CAIN Web Service

Irish Peace Process - Chronology of Events Leading to Peace Process (January 1988 - April 1993)



[CAIN_Home]
[KEY_EVENTS] [Key_Issues] [Conflict_Background]
PEACE: [Menu] [Summary] [Reading] [Background] [Chronology_1] [Chronology_2] [Chronology_3] [Articles] [Agreement] [Sources]

Text and Research: Martin Melaugh
Material is added to this site on a regular basis - information on this page may change

This is a draft (v2) of chronology of the key dates of events leading up to the beginning of the Irish Peace Process. This chronology has been compiled from a number of sources.

Chronology (1) of events leading up to the Peace Process (January 1988 - April 1993)
Chronology (2) of events during the Peace Process (April 1993 - April 1998)
Chronology (3) of events during the Peace Process (April 1998 - December 1999)
for more recent events see the draft chronologies for 2000 and 2001

1988

January 1988 to August 1988
A series of talks were held between John Hume, then leader of the Social Democratic and Labour Party (SDLP), and Gerry Adams, then President of Sinn Féin (SF).

11 January 1988
John Hume, then leader of the Social Democratic and Labour Party (SDLP), met with Gerry Adams, then President of Sinn Féin (SF). This was the first in a series of discussions between the two men.

1 August 1988
An Irish Republic Army (IRA) bomb killed one soldier and injured nine at an army barracks in London. It was the first IRA bomb in Britain since the 'Brighton' bombing on 12 October 1984.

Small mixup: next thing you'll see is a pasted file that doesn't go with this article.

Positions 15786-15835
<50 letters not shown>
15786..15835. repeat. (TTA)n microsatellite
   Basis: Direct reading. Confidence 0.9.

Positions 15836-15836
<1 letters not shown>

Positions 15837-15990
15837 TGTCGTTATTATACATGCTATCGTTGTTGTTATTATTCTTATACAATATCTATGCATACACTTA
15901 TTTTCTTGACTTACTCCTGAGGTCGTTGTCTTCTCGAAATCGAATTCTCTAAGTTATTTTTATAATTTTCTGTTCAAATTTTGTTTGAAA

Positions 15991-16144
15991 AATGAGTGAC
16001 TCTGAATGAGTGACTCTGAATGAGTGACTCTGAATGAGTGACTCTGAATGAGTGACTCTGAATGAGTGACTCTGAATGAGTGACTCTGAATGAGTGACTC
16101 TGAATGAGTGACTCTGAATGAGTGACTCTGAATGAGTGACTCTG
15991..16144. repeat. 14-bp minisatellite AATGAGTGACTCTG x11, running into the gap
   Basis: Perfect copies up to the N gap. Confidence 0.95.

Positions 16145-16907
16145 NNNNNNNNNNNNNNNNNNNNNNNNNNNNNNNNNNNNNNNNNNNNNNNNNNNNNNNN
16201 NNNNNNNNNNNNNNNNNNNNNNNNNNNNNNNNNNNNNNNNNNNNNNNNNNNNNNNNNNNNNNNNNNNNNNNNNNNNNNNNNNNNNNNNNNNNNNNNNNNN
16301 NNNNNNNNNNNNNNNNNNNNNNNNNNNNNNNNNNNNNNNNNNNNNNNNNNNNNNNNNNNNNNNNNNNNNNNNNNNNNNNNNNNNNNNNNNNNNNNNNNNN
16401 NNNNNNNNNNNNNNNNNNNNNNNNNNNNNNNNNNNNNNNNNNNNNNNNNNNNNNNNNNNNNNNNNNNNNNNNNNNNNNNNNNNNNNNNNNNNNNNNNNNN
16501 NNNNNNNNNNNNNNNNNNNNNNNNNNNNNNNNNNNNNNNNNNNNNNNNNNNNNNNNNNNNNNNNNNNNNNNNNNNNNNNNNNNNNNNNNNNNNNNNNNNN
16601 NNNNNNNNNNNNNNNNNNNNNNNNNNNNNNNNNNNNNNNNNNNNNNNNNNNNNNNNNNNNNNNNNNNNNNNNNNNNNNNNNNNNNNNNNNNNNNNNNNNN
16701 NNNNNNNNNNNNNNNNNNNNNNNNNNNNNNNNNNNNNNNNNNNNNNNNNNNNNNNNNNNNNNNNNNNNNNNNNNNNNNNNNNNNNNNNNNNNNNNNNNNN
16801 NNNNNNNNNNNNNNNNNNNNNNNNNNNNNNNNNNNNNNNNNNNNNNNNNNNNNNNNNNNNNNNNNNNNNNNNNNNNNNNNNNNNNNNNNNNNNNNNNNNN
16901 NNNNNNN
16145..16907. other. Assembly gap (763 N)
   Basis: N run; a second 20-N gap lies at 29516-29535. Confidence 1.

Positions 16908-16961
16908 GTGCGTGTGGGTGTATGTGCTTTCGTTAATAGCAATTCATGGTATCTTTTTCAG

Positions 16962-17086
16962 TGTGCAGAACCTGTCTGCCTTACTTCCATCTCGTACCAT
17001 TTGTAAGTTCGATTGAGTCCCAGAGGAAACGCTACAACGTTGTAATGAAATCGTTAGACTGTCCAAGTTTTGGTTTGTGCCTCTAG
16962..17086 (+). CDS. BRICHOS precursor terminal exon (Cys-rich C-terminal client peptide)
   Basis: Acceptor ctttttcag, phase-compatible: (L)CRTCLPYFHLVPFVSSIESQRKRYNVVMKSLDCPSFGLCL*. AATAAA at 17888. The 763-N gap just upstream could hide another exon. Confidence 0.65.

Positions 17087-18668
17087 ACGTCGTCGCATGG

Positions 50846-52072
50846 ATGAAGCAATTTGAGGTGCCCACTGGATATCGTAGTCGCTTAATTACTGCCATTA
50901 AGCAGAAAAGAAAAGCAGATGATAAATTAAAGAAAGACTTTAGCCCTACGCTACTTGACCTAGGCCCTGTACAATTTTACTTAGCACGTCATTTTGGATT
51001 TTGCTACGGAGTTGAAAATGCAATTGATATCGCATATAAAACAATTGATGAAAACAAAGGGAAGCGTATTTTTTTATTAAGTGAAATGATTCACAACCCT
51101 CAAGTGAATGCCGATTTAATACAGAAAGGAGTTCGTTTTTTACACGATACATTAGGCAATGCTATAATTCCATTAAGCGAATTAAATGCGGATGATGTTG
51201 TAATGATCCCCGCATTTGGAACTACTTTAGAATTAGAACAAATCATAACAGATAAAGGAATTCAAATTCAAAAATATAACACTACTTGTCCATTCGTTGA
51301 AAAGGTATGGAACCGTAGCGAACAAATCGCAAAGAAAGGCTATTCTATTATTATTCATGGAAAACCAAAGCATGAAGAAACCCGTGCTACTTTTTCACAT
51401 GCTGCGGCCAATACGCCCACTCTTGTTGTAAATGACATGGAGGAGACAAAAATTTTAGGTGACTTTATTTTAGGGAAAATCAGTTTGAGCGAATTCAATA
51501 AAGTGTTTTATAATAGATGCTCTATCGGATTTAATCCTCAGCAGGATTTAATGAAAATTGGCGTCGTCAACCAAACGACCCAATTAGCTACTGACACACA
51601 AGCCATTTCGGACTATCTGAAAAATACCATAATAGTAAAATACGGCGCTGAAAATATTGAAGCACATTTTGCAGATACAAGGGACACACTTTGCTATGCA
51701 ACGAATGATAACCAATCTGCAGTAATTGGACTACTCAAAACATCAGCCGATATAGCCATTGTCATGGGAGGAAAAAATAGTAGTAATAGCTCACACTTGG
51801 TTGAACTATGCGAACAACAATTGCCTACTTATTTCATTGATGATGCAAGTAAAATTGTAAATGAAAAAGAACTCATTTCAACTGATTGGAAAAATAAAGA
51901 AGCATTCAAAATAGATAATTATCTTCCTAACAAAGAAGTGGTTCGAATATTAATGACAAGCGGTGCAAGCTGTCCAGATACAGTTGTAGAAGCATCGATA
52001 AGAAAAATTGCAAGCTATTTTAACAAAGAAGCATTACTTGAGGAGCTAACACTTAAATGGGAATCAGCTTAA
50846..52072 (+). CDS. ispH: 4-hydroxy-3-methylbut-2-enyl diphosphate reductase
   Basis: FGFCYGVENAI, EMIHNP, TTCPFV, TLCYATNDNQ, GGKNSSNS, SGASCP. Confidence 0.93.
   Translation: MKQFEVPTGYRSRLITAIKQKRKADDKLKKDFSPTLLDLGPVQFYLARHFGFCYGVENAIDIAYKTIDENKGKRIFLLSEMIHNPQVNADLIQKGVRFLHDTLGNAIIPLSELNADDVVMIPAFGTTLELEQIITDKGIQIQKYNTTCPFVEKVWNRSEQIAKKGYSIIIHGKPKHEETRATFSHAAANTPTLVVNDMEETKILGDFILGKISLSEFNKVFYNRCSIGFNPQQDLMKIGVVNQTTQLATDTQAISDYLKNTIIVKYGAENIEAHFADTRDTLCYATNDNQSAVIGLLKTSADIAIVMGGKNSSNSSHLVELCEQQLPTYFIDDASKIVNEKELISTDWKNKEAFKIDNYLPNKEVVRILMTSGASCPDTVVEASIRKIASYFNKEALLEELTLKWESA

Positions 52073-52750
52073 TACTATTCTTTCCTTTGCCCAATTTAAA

30 August 1988
Last in a series meetings between John Hume, then leader of the Social Democratic and Labour Party (SDLP) and Gerry Adams, then President of Sinn Féin (SF).

14 October 1988
Members from four Northern Ireland political parties met for talks in Duisburg, West Germany. The parties involved were; Alliance Party of Northern Ireland (APNI), Social Democratic and Labour Party (SDLP), Ulster Unionist Party (UUP) and Democratic Unionist Party (DUP). Little progress was reported from the meetings.

19 October 1988
The British government introduced broadcasting restrictions on certain organisations proscribed in Northern Ireland and Britain. The groups concerned were, Sinn Féin (SF), Republican Sinn Féin (RSF), and the Ulster Defence Association (UDA).


1989

5 March 1989
Gerry Adams, then President of Sinn Féin (SF), made a speech in which he said that he sought a "non-armed political movement to work for self-determination" in Ireland.

24 July 1989
Peter Brooke was appointed as Secretary of State for Northern Ireland.

3 November 1989
Speech by Peter Brooke, then Secretary of State for Northern Ireland, in which he admitted that the Irish Republican Army (IRA) could not be defeated militarily. He also said that he could not rule out talks with Sinn Féin (SF) if there was an end to violence.